Governor Glenn Youngkin announces $631,262 award to improve crisis management in schools – Royal Examiner
RICHMOND, Va. – Krysti Albus taught multiple subjects for 20 years and now teaches early childhood special education. She has seen many colleagues leave the classroom mid-year for better paying corporate jobs.
“What we’ve had to go through to have a net income of $30 to a few thousand a year, but also to have the heightened expectations that we’ve had to have during this pandemic, has been unreal,” Albus said.
Virginia schools face a severe teacher shortage, according to Adria Hoffman, president of the Virginia Association of Colleges and Teacher Educators.
The teacher shortage has resulted in about 1,000 to 1,200 vacancies statewide, according to Hoffman.
“It’s not just about the number of teachers we miss, but also about the number of human beings who care about children and understand human development and child development,” Hoffman said.
The shortage of teachers was a problem the state faced before the pandemic. Former Governor Terry McAuliffe said in a 2018 Washington Post article that the “shortage of teachers will be the most difficult educational challenge” his successor would face.
Vacancies in education increased by almost 62% between the 2018-19 school year and the 2020-21 school year, according to a article published by Virginia Mercury. This resulted in an increase of 877 vacancies to 1,420.
Data from a Virginia Department of Education annual report in October 2021 showed more than 2,500 teaching vacancies. The numbers have likely changed, but school divisions do not report daily, weekly or monthly data on job vacancies, according to the VDOE.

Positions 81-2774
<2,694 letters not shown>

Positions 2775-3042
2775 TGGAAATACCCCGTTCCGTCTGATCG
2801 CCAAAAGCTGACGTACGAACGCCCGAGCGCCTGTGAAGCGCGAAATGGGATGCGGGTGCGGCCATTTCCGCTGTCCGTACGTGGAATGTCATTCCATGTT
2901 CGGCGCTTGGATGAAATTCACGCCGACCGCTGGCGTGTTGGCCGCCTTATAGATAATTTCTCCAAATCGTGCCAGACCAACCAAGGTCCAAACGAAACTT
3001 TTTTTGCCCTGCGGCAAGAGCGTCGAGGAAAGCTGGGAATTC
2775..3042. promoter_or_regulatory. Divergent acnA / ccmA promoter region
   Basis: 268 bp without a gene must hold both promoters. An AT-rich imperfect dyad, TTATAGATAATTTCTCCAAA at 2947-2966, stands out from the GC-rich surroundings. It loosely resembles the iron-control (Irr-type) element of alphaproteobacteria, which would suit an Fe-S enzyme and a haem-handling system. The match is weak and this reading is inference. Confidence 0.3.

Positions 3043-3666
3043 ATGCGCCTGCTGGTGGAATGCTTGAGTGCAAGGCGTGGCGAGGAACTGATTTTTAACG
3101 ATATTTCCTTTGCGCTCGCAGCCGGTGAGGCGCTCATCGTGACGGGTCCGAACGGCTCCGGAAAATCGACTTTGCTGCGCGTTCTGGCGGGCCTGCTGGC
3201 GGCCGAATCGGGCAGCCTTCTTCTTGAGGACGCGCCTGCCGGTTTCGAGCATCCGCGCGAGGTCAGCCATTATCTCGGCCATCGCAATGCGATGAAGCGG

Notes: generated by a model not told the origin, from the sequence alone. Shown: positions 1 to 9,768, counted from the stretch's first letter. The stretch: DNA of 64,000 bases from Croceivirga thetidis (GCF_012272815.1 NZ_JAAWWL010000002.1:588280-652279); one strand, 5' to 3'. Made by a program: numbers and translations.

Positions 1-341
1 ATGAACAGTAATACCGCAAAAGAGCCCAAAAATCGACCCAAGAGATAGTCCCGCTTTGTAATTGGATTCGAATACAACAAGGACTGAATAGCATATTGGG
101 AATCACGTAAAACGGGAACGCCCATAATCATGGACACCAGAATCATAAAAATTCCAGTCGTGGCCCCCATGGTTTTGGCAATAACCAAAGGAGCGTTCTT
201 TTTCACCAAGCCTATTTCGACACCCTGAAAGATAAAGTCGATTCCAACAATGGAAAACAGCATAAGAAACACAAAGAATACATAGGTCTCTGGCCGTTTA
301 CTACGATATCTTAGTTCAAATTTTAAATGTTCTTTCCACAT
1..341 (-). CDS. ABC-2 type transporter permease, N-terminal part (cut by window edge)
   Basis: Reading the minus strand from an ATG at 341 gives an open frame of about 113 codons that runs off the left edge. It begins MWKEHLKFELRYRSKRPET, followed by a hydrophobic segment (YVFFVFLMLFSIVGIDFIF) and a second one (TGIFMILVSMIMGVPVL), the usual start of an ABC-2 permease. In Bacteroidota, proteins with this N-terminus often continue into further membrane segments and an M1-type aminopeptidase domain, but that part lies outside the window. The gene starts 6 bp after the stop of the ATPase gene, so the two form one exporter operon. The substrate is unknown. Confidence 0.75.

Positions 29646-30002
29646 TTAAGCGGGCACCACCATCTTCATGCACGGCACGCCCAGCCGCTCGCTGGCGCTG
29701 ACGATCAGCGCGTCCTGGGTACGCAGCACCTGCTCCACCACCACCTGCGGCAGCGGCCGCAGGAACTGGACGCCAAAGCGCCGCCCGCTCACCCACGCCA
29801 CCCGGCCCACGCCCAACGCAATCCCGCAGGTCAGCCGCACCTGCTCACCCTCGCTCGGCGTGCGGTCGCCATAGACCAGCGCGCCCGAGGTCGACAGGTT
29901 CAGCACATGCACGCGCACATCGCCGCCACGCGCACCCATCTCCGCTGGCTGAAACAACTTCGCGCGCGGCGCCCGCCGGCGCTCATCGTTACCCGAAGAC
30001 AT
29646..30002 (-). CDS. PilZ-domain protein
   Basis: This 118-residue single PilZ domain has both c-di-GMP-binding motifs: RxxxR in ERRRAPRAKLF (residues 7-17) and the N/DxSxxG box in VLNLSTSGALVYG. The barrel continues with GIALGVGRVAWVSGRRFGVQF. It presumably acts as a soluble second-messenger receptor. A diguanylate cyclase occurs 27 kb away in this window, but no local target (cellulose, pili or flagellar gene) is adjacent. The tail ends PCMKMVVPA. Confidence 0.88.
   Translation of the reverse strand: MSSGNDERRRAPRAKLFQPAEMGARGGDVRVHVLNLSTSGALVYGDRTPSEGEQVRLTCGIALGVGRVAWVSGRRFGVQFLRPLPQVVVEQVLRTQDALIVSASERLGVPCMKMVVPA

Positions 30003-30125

School districts with the highest student populations, such as Fairfax County with more than 178,000 students and Prince William County with about 90,000, currently have hundreds of vacancies, according to officials from both counties.
Fairfax County Public Schools in April had about 200 teaching vacancies, according to media outreach specialist Jennifer Sellers. The school is “1% shy of being fully staffed,” Sellers said.
The numbers are typical of trends in recent years and do not indicate a shortage, Sellers said.
Public schools in Prince William County have 453 vacancies. Prince William County hires an average of between 700 and 900 teachers a year, according to Diana Gulotta, director of communications for PWCS.
Richmond City Public Schools, with more than 21,000 students, has listed at least 90 teaching vacancies this year.
Filling a “leaky bucket”
Schools fill these vacancies by hiring people with provisional licenses, according to Hoffman. The licenses allow individuals to begin teaching without completing teacher preparation programs, according to Hoffman. They must obtain all licensing requirements before the provisional license expires. However, these people have significant attrition rates, according to Hoffman.
“Recruiting pools of people and making it easier for them to come in doesn’t actually solve the crisis,” Hoffman said. “I liken it to filling a leaky bucket.”
The pandemic has also caused many educators to be on sick leave for weeks at a time due to COVID-19, according to Hoffman. This has led to schools using staff who don’t traditionally work in classrooms to ease the shortage.
Office administrators, superintendents, professional learning coordinators and curriculum specialists across the state have been deployed to be full-time substitute teachers for months at a time, according to Hoffman.